- TOP PLAYERSOffensePABLO S. TORRE | August 20, 2012
- TAMPA BAY buccaneersENEMY lines WHAT A RIVAL COACH SAYSJune 28, 2012
- Faces in the CrowdJune 11, 2001
Markman has speculated that big league " baseball keeps couples together by providing them with "a cheap and enjoyable form of entertainment"—having fun is one of the most crucial elements of a successful marriage, Markman points out—and by enhancing a city's economic strength. "The worse the economy, the higher the rate of divorce," he says.
Markman notes that Denver has a divorce rate 20% higher than the national average and "is a city in which many of the inhabitants feel unrooted. Many have come from somewhere else. There is a real need here for a sense of community." Markman believes that a major league franchise might help provide that sense. So let's raise a cheer: On Aug. 15 voters in metropolitan Denver began a courtship of sorts. They approved a sales tax to raise money for the construction of a new stadium, which they hope will attract a big league team.
GETTING HIS KICKS
Strange as it may sound, comedian-actor- Cleveland Browns booster Martin Mull's principal form of exercise is placekicking. Twice a week he totes a sack full of footballs to a high school field near his home in Los Angeles, laces up a pair of square-toed shoes and boots field goals for an hour or more. "I kick off a tee, which is cheating, but hey, give me a break," says Mull, who cm-ploys a head-on, Lou Groza style.
Two years ago the Browns invited Mull to a practice and had him try a 20-yard field goal under game conditions. "They even called timeout to make me think about it," says Mull. He recalls that the team "gave me [jersey] number 38, the one worn by Sam Baker, the worst kicker the Browns ever had. That way I had no expectations to live up to." Mull was disappointed that his kick just barely made it through the uprights, so he stepped up his training. A year later, with the help of some tips from Browns kicker Matt Bahr, who has become a good friend, Mull hit three 40-yarders before a Cleveland-Tampa Bay exhibition game. "He works very hard at his routine, he's deadpan in his delivery and he's funny to watch," says Bahr.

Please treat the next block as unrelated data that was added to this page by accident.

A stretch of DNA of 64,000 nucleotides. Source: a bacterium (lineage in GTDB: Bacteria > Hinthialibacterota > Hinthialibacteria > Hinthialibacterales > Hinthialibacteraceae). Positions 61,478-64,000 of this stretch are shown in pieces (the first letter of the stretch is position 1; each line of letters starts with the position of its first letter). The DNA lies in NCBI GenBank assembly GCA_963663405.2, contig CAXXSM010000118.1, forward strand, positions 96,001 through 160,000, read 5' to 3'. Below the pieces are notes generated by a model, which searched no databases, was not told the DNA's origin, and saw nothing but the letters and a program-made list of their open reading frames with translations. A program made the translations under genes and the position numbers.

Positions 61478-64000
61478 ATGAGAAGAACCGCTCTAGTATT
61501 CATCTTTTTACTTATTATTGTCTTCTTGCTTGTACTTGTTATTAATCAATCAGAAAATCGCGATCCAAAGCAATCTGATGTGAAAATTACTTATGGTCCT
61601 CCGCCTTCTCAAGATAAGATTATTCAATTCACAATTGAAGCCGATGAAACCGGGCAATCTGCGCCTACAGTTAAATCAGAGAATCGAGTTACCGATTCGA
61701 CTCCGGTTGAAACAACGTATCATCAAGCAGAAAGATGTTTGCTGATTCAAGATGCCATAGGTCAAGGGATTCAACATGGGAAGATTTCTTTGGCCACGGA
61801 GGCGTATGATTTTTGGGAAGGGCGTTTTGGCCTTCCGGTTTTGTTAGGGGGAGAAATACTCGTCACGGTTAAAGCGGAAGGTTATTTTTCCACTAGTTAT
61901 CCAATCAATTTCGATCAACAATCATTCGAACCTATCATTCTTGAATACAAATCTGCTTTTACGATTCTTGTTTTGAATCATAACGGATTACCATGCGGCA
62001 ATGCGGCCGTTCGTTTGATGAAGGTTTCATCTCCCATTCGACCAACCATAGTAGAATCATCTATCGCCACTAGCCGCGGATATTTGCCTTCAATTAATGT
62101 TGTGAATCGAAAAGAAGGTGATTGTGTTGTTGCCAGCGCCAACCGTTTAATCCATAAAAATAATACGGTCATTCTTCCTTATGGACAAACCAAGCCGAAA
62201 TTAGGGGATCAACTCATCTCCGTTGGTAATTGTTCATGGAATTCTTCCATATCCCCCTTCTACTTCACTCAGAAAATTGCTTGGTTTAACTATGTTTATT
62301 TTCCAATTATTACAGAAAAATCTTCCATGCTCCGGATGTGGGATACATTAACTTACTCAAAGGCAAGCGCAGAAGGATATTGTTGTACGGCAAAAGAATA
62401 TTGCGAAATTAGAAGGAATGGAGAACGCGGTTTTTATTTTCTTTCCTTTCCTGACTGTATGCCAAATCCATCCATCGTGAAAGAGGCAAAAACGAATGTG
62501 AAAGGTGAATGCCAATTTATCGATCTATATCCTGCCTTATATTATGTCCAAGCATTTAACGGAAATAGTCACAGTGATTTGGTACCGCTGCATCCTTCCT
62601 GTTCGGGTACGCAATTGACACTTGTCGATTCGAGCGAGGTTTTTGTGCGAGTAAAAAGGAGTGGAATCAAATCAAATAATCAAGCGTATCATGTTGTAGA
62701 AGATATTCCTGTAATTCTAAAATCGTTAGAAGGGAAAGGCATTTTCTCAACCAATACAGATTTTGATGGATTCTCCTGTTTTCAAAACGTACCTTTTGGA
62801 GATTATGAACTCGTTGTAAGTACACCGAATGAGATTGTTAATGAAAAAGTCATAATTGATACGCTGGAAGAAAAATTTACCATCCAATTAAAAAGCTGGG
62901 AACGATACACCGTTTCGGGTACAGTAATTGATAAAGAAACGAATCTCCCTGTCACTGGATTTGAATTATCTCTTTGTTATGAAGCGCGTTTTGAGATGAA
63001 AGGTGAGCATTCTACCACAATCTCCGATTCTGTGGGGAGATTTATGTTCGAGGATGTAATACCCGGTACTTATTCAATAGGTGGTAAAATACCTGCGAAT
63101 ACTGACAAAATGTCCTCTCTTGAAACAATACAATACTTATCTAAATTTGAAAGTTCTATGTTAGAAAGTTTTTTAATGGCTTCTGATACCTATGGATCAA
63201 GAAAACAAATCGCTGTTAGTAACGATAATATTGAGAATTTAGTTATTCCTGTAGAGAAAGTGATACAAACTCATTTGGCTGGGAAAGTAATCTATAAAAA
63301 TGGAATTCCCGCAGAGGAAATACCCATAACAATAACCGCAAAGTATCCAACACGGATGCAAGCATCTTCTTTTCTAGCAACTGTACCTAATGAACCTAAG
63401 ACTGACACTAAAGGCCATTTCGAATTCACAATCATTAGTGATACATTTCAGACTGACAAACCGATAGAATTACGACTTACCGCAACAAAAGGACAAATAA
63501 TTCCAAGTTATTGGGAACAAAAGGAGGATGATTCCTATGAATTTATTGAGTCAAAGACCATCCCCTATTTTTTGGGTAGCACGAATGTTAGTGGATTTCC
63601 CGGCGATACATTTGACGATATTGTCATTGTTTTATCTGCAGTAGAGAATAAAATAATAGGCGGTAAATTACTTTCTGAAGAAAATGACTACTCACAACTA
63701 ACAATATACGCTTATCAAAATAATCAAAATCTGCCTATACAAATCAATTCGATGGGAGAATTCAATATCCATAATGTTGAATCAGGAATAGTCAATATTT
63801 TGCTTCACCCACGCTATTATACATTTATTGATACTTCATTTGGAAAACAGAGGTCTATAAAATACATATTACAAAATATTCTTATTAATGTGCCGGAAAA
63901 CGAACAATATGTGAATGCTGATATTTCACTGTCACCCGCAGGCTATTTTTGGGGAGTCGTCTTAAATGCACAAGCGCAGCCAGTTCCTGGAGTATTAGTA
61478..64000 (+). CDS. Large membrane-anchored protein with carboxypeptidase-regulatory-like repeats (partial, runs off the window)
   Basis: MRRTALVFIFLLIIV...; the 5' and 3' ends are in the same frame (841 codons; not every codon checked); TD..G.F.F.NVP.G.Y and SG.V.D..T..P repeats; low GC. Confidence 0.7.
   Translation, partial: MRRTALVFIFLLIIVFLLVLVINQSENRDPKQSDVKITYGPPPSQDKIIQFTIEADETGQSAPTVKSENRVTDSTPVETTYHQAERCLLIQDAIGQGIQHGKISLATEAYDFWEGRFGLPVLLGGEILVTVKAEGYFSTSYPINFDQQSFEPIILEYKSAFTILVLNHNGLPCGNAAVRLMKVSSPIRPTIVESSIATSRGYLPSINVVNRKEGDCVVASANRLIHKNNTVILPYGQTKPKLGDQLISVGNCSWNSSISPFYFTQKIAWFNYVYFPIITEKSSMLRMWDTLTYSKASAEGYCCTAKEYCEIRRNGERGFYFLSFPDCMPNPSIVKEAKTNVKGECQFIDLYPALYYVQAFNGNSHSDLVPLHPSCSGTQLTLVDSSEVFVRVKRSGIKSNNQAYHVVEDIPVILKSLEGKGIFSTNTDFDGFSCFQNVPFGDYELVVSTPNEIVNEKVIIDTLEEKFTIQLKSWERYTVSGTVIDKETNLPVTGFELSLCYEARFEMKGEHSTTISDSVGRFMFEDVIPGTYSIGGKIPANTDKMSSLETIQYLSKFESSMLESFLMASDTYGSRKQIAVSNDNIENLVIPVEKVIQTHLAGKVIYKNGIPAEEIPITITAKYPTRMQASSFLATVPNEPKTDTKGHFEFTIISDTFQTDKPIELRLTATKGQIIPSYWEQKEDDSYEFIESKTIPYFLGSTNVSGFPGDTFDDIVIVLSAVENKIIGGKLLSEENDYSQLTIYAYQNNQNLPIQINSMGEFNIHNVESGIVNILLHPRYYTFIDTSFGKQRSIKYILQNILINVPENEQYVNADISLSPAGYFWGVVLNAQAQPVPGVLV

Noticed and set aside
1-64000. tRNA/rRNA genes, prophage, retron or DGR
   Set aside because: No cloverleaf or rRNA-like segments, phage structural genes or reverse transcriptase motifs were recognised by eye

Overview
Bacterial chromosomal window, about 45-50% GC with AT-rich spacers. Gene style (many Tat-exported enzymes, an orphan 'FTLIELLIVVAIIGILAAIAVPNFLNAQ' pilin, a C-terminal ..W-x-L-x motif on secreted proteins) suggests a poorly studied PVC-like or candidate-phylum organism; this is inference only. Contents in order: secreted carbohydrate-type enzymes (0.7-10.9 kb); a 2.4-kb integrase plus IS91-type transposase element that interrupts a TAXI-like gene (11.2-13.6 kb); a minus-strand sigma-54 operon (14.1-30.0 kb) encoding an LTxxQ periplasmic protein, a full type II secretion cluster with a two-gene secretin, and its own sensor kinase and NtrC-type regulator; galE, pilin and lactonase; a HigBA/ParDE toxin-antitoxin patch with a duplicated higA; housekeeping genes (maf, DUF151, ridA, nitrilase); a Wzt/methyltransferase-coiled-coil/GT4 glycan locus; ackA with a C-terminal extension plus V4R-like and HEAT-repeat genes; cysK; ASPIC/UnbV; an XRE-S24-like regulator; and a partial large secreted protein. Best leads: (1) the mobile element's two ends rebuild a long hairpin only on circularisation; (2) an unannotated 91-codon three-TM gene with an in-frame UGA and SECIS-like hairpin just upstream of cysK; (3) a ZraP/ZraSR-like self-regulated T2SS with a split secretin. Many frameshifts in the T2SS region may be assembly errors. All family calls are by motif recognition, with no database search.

Mull, 46, hit a personal-record 47-yarder during one of his practice sessions this year, and he says his goal is to "kick my age until I'm 64, at which point I'll eclipse Tom Dempsey's NFL record for the longest field goal."
BARD OF THE BUSHES
Readers of a literary bent may have been intrigued by the haunting verse quoted in Leigh Montville's piece on the minor league Toledo Mud Hens (July 23). Scribbled in the clubhouse of Ned Skeldon Stadium are verses like "Heed the warnings of past Mud Hen ghosts/Whose own psyche has transformed into burnt toast," and bittersweet references to Detroit manager Sparky Anderson as "the albino general" of "the S.S. Minnow."
It turns out that the primary author of the doggerel is outfielder Scott Lusader, who has added to his oeuvre intermittently since 1987, when he began shuttling between Detroit and Toledo. Lusader's muse, he admitted to Jerry Green of the Detroit News last week after his most recent demotion, is disgruntlement at his treatment by the Tiger organization. "I've really been soured by the game, so I no longer look at my future as a ballplayer," said Lusader, who was hitting .241 in 87 at bats this season before he was sent down. "I love my future. It's great. Whether it's in this game or not is not important."
THAT CHAMPIONSHIP SEASON